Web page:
Let’s start with a full disclosure so there’s no confusion: I’m Catholic.
I was raised Catholic and I was educated at two Catholic schools – Loretto Academy for pre-school; and St. Pius X Catholic School from the first through the eighth grades. In high school the cost of a private education was too much.
So, it was my parents’ decision that I attend a public school for my four years of High School.
It was scary at first – not knowing anyone and making new friends – but in all honesty I think it was the best decision they ever made – in fact, it was in high school that my yearbook advisor opened my eyes to this career. And besides, my Catholic education continued through the Catholic Church, as I sought to get confirmed.
I also have a godmother/aunt who was and still is my guide to the Catholic teachings of the church – and whenever I stray or don’t attend Church for a while she reminds me – or does it without even saying anything.
In all honesty, if this were a confession booth, I’d confess that I haven’t been to church for oh…longer than I’d like to admit, and there are times that I’ve come to question my faith.
Wednesday was not one of those times.
I went into the mass as a journalist, but as soon as Pope Francis spoke, I became an active participant.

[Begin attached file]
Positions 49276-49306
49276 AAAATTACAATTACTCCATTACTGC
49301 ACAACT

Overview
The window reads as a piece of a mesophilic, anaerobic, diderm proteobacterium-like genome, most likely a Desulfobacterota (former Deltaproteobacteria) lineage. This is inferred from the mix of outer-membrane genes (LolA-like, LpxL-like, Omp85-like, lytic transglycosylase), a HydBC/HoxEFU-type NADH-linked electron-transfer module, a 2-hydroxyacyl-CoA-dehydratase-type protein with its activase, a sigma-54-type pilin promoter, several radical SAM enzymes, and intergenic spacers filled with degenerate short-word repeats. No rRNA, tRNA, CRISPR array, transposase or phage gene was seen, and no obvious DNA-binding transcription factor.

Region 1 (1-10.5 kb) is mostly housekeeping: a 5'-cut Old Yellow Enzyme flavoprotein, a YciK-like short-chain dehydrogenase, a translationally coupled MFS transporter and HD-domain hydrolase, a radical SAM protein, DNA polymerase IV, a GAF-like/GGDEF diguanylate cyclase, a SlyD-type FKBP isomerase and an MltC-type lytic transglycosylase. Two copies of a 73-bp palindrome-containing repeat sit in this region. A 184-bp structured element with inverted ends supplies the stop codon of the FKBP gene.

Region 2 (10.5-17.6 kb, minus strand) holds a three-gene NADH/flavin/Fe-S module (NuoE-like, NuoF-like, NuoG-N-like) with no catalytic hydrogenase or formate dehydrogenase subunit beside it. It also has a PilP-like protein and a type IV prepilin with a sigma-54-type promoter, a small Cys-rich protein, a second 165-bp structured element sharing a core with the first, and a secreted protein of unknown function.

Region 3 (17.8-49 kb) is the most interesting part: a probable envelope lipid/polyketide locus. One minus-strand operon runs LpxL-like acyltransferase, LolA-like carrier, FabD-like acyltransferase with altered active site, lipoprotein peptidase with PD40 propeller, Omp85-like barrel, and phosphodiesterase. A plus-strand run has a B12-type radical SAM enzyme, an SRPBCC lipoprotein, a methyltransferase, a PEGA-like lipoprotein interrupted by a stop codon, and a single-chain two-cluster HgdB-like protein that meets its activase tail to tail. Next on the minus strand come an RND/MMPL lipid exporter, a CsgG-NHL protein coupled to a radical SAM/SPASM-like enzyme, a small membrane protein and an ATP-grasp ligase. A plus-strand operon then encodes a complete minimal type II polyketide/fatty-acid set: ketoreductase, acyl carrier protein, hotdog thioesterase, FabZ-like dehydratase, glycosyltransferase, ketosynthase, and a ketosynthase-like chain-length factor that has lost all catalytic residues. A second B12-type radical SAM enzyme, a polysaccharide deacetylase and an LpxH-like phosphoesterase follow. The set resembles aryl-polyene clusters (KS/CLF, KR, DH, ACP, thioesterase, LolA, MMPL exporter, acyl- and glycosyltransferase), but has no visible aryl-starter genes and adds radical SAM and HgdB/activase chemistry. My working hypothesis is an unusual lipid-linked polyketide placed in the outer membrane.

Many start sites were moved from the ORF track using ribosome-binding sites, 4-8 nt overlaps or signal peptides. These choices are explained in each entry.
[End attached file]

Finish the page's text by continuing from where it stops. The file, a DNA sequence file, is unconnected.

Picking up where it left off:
I did my best to take photos and work – but his presence just feet away from me was at times too much. I found myself repeating the prayers and saying them along with everyone.
When we were asked to say, “peace be with you” – or shake hands with a stranger as a sign of peace – I was happy to find that another fellow journalist offered his.
And then came the moments of prayer – I cried.
I would like to say it was the lack of sleep I had the night before in anticipation for the day’s historical event; the blazing heat of the sun; and the pain in my feet and legs from all the walking, running and standing that I had done all day – but it wasn’t.
The tears only came when the Holy Father spoke; they came when he delivered the homily – and they came when he said his farewells.
And as I remember it now – I can feel my eyes getting watery.
In journalism you are taught to be unbiased and not let your voice get in the story – there are exceptions of course (like this one) – but that’s the idea.
So, as a journalist, I stopped wearing anything that would indicate I was Catholic – because some folks take offense to that or may feel uncomfortable. And it’s okay – I understand.
But on Wednesday, February 17, 2016 – a day I will never forget – I let my guard down, listened intently to the Pope and let God in – if only for a moment. It was all He needed – any uncertainties that I had became clear.
As a journalist I feel privileged and very lucky to have been part of this global experience. And it was in fact global – journalists who spoke Italian and French were there; reporters from Los Angeles, New York and all across the country gathered here to document this.
And I was there among them – reporting, participating and sending up some prayers of my own.
By Alexandra Hinojosa, El Paso Herald Post Contributor